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Mali-Based Islamists Vow Bloody War on France

Mali Islamists Photo source: Neurope


Mali Islamists Photo source: Neurope

After four days of air strikes by French warplanes in central Mali, the al Qaeda-linked al Shabaab Islamist group launched a counter-offensive of its own Monday, vowing to drag France into a long and bloody ground war.

France, determined to tamp down Islamists' control over the region, intensified its air raids on Sunday while simultaneously launching hundreds of ground troops into the Mali capital of Bamako. French leaders fear northern Mali has become a breeding ground for al Qaeda and believes the region will serve as a launchpad for new attacks on the West.

MUJWA, one of the Islamist groups heading the rebellion, pledged that French citizens would suffer for Sunday's air strikes in Gao where dozens of Islamist fighters were killed.

"They should attack on the ground if they are men. We'll welcome them with open arms," Oumar Ould Hamaha told Europe 1 radio. "France has opened the gates of hell for all the French. She has fallen into a trap which is much more dangerous than Iraq, Afghanistan or Somalia."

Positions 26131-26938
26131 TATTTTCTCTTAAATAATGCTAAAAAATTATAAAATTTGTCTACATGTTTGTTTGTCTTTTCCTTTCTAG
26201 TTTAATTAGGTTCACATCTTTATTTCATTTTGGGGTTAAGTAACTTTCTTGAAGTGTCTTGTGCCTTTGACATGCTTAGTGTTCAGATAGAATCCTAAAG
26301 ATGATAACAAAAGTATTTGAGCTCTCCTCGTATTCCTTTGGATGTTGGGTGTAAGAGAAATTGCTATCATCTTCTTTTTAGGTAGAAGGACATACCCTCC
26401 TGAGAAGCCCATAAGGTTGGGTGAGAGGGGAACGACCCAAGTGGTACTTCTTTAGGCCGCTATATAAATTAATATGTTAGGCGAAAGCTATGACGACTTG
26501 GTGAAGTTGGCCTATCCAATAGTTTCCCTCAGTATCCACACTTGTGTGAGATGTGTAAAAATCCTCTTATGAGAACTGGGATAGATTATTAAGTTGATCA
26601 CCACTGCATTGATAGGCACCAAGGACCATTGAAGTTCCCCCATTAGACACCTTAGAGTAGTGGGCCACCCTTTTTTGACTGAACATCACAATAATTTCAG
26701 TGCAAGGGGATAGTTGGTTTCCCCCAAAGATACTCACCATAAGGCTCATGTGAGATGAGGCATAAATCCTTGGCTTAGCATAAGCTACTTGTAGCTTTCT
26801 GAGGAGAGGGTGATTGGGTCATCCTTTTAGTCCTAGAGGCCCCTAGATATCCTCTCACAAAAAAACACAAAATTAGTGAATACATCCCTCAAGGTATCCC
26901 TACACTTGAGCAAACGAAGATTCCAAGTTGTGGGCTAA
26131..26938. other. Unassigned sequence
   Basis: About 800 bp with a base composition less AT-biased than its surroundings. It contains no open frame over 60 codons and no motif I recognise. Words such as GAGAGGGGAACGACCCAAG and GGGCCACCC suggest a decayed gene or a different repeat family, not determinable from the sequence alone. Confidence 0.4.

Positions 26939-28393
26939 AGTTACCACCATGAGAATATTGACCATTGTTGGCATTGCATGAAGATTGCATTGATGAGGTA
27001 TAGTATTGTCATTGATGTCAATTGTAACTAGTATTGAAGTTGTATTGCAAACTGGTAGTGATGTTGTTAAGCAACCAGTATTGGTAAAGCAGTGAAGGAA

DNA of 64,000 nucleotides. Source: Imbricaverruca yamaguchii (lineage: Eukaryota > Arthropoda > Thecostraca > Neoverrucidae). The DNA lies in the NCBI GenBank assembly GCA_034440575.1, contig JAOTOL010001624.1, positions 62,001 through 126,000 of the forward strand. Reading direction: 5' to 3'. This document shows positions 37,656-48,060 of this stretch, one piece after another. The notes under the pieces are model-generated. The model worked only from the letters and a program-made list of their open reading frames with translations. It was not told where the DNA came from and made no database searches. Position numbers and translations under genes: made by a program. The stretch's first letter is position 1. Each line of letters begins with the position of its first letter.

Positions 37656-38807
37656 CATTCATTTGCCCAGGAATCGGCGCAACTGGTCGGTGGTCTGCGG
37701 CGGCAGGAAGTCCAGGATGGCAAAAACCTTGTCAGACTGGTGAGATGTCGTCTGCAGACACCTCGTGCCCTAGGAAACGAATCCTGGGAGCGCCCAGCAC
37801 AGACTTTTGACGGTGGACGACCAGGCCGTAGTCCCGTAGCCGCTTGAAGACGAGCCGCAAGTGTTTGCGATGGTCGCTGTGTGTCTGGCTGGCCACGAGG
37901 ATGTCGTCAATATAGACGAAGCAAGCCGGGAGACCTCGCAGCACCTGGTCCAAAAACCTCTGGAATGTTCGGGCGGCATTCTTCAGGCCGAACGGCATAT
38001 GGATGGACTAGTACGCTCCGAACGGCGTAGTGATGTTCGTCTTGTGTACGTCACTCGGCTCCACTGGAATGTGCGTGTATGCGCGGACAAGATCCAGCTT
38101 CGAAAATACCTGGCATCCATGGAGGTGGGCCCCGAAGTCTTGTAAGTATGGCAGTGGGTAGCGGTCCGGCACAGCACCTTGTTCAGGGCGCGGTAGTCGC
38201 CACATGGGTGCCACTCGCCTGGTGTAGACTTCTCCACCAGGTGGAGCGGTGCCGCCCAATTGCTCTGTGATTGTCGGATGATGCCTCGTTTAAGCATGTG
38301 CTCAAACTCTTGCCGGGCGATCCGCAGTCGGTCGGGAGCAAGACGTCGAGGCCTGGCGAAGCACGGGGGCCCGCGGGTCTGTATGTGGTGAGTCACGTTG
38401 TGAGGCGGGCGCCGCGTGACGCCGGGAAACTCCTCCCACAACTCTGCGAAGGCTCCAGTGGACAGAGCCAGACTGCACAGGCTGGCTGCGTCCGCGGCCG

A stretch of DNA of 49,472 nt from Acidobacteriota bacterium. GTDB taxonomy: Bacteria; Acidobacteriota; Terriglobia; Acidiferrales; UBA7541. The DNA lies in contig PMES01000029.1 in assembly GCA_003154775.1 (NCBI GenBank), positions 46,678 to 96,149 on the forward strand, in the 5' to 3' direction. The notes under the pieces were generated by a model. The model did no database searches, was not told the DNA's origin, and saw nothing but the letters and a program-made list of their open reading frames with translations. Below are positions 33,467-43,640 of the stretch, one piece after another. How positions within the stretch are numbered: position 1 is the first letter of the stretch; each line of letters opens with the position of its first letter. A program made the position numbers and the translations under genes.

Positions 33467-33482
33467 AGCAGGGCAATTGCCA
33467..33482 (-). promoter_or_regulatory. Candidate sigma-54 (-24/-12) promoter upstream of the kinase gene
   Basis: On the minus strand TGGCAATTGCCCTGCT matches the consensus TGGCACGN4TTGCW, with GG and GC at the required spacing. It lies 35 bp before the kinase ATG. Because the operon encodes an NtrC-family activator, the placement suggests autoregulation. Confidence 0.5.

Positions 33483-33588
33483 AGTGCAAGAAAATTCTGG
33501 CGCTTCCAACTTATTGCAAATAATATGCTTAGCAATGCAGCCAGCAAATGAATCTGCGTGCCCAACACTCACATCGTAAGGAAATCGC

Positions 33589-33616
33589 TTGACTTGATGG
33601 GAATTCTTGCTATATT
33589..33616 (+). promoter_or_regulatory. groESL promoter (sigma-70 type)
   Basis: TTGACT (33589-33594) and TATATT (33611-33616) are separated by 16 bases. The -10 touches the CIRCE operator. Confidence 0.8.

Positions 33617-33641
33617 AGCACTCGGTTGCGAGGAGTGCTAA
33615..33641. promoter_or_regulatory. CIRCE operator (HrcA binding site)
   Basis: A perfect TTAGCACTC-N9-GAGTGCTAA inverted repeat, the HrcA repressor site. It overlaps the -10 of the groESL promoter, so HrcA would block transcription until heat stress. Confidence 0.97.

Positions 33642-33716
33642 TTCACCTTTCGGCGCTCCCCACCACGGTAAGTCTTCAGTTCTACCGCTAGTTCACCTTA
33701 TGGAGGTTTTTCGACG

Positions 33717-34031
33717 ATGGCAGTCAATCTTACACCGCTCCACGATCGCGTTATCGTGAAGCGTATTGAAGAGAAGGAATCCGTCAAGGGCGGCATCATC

Reuters reports that Islamists launched their counter-attack far to the southwest of recent fighting and that rebels have overrunning the insecure border region with Mauritania where al Qaeda's North African wing AQIM is based.

"They have taken Diabaly ... after fierce fighting and resistance from the Malian army," French Defence

Map, strikes on Islamists strongholds in Mali. Photo source: France24

Minister Jean-Yves Le Drian told BFM television. He added that French and Malian forces are actively fighting to purge the region of its insurgents. Nonetheless, residents report that Islamists insurgents shouting "Allahu akbar" are not slowing down.

For its part, France did mange to stop Shabaab and its Islamist-affiliates from seizing the capital city and has pledged to continue its air strikes, Reuters reports.

President Francois Hollande announced that his country's goal is to support a mission by the 15-nation West African bloc ECOWAS as mandated by a U.N. Security Council resolution in December.

Aides to Hollande, however, confessed that the Islamists are far better  equipped, armed and trained than they had anticipated.

“What has struck us markedly is how modern their equipment is and their ability to use it,” an official said in response to the insurgents' attack on a French Gazelle helicopter that led to the death of its pilot, Lieutenant Damien Boiteux.

“Initially, they appeared like a rag-tag bunch travelling in their Toyotas with a few weapons,” the official added. “But they’ve shown themselves to be well-equipped, well-armed and well-trained.”

The Reuters footage below features French military jets continuing their attacks on Islamist strongholds in northern Mali, reportedly dropping 550lb of explosives on targets since Friday. 

France is "surprised" at Mali's strength:

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